This paper presents a high performance DC-coupled 10 Gbit/s APD-based optical burst-mode receiver (BM-RX) for symmetric 10G-GPONs. The BM-RX can handle upstream bursts with a loud/soft range wider than 24.0 dB, and the measured sensitivity is −30.0 dBm at BER = 10−3 after a start of burst settling time no longer than 51 ns. This paper also investigates, for the first time, the inter-burst guard time required for a 10 Gbit/s BM-RX with auto-reset generation, while the PON operates upstream at a high raw BER and is using FEC.
©2011 Optical Society of America
As the demand for broadband services keeps rising, interests in time division multiplexing (TDM) passive optical networks (PONs) continue to grow. Anticipating an explosive growth of the worldwide data traffic, IEEE 10GE-PON and ITU-T XG-PON1 systems have been standardized and start being deployed. The 10GE-PON and the XG-PON1 can provide respectively 10/10 Gbit/s and 10/2.5 Gbit/s downstream/upstream transmission capacities. For the near future a symmetric 10/10G-GPON with shorter overhead may provide higher network transmission capacity and efficiency, especially when short bursts are emitted upstream.
The optical line termination (OLT) of the 10G-GPON relies on a high-performance burst-mode receiver (BM-RX). To cover the high optical power budget required for co-existence with already deployed PONs, avalanche photodiode (APD) burst-mode receivers (BM-RX) are used with strong forward error correction (FEC). Several 10 Gbit/s BM-RXs have been published [1–4] for IEEE 10GE-PONs, where the BM-RX settling time requirement is quite relaxed. The development of a 10 Gbit/s BM-RX for advanced 10G-GPONs however remains challenging due to the combined requirements: high BM-RX sensitivity (< −28 dBm), wide dynamic range (DR > 22 dB) and short settling time (< 100 ns) are the BM-RX’s key figures of merit.
Most 10 Gbit/s BM-RX designs to date use AC-coupled interfaces [1–4]. However, a fundamental limit on performance of AC-coupled BM-RXs results from the AC-coupling time constant tradeoff. As shown in Fig. 1 ., the coupling capacitance between the burst-mode transimpedance amplifier (BM-TIA) and the burst-mode limiting amplifier (BM-LA) should be chosen carefully to speed-up the settling time while tolerating a long sequence of consecutive identical digits (CID). Therefore, AC-coupling requires line coding, such as 8B/10B and 64B/66B used in 1G-EPON and 10G-EPON respectively, to limit the maximum CID length. The AC-coupling time constant tradeoff makes it difficult to achieve a response time below 400 ns. One method to reduce the response time below 400 ns, while maintaining operational conditions with long CIDs, is to use two-stage feedback inside the BM-LA . In , an AC-coupled BM-RX applies baseline wander common mode rejection combined with inverted distortion techniques, resulting in a settling time of 150 ns at the cost of an additional BM-Rx sensitivity penalty of 1dB.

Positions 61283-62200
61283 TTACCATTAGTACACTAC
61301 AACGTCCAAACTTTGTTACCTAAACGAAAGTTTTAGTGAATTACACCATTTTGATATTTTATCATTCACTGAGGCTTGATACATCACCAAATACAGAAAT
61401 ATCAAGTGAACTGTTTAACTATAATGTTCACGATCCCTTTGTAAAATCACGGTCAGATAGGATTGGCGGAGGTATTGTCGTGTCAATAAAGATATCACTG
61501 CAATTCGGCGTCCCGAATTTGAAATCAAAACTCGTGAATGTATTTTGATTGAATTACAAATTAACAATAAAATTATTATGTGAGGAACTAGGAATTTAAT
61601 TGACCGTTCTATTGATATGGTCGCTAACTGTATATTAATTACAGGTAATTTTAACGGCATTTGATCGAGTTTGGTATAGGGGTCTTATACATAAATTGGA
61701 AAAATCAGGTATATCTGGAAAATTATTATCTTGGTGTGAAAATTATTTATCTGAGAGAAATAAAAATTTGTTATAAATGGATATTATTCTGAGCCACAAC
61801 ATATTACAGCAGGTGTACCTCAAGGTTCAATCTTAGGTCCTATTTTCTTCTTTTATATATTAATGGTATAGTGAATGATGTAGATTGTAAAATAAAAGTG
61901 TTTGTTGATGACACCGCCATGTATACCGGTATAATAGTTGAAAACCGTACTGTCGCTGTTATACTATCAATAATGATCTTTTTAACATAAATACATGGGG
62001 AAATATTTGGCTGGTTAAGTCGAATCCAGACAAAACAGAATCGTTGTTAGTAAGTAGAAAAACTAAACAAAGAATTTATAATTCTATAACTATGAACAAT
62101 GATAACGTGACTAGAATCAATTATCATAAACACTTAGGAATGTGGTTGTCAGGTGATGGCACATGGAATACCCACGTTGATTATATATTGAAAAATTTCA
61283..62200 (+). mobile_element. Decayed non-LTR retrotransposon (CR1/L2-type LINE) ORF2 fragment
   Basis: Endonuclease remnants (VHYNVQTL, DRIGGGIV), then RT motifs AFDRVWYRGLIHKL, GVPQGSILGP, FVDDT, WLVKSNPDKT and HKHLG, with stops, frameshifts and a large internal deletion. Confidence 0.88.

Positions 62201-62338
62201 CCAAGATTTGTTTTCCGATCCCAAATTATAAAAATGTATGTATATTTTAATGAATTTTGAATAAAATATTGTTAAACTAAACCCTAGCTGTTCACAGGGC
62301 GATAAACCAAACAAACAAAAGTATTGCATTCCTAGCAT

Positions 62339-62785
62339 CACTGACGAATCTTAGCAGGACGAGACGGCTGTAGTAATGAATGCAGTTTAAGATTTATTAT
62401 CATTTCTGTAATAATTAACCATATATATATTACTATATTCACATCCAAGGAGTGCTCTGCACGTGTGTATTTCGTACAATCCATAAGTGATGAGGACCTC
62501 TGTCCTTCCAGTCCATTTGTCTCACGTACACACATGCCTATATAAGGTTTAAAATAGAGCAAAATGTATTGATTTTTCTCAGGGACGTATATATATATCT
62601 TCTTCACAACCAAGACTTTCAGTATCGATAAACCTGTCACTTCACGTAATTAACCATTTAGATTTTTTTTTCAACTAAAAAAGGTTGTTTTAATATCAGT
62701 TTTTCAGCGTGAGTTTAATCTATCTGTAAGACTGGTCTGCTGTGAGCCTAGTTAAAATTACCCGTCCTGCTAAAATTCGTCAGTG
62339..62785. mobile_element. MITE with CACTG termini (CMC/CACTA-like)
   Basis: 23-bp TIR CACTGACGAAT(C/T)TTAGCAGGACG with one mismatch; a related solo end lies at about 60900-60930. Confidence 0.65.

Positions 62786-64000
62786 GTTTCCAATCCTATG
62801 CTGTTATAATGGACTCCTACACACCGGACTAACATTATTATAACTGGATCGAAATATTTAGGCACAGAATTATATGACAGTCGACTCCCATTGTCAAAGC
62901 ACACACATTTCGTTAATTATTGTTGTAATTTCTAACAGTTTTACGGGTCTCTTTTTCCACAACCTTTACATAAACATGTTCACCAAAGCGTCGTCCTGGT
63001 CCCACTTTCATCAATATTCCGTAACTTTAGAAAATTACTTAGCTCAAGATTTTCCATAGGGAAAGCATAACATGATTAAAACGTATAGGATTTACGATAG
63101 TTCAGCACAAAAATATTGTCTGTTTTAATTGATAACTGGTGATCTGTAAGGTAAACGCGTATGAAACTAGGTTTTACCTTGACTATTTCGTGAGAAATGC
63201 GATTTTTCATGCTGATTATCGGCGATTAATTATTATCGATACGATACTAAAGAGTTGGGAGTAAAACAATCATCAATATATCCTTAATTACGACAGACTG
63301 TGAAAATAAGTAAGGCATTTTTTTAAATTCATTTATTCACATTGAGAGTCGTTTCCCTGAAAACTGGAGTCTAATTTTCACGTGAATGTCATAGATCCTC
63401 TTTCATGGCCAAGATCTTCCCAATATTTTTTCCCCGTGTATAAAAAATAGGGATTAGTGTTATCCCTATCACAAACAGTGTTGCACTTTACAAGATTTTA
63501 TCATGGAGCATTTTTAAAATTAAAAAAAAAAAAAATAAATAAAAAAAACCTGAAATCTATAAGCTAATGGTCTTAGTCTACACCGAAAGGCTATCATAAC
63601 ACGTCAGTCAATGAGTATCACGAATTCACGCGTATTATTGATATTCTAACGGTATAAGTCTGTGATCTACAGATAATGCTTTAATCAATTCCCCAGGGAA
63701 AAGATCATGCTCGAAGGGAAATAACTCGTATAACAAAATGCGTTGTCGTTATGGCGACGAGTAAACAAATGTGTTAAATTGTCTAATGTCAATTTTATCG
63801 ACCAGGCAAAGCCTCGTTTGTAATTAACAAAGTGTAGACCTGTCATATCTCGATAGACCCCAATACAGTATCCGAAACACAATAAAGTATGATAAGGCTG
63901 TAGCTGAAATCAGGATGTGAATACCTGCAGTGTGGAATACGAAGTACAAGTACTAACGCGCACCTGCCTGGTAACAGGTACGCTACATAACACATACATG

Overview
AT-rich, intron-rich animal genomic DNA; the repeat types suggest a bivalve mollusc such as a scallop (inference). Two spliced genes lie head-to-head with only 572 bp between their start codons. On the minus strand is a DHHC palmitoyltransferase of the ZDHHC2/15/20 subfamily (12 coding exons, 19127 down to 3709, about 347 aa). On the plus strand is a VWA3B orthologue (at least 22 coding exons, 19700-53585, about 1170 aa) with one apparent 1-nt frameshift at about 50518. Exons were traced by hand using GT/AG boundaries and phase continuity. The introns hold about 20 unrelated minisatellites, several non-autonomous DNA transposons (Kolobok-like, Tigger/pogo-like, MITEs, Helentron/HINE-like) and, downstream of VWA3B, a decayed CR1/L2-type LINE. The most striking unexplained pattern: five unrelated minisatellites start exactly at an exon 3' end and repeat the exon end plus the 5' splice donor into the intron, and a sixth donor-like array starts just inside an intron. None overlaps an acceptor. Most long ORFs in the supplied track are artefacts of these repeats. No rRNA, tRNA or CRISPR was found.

The alternative is a DC-coupled interface between a BM-TIA and a BM-LA. Ref  presents a DC-coupled receiver which meets the 10G-EPON specifications with a settling time of 800 ns. As there is no coupling time constant tradeoff, a DC-coupled BM-RX can achieve a much shorter settling time . Our previous work shows a 10 Gbit/s DC-coupled PIN-Based BM-RX for a 10 Gbit/s long reach PON . The upstream channels were OSNR limited by using optical amplification, and the BM-RX did not require high sensitivity or wide dynamic range. Therefore threshold extraction by peak detection was chosen to obtain a short overhead of 58 ns, and a measured BM-RX sensitivity of −10.9 dBm at a BER of 10−10, with a loud/soft ratio of 10.6 dB. However, a peak-detection based feed-forward circuit is inherently not very accurate, and results in relatively high power consumption. In this paper we present a new DC-coupled feedback BM-RX which combines the advantages of DC- and AC-coupled approaches to provide an overall optimized performance.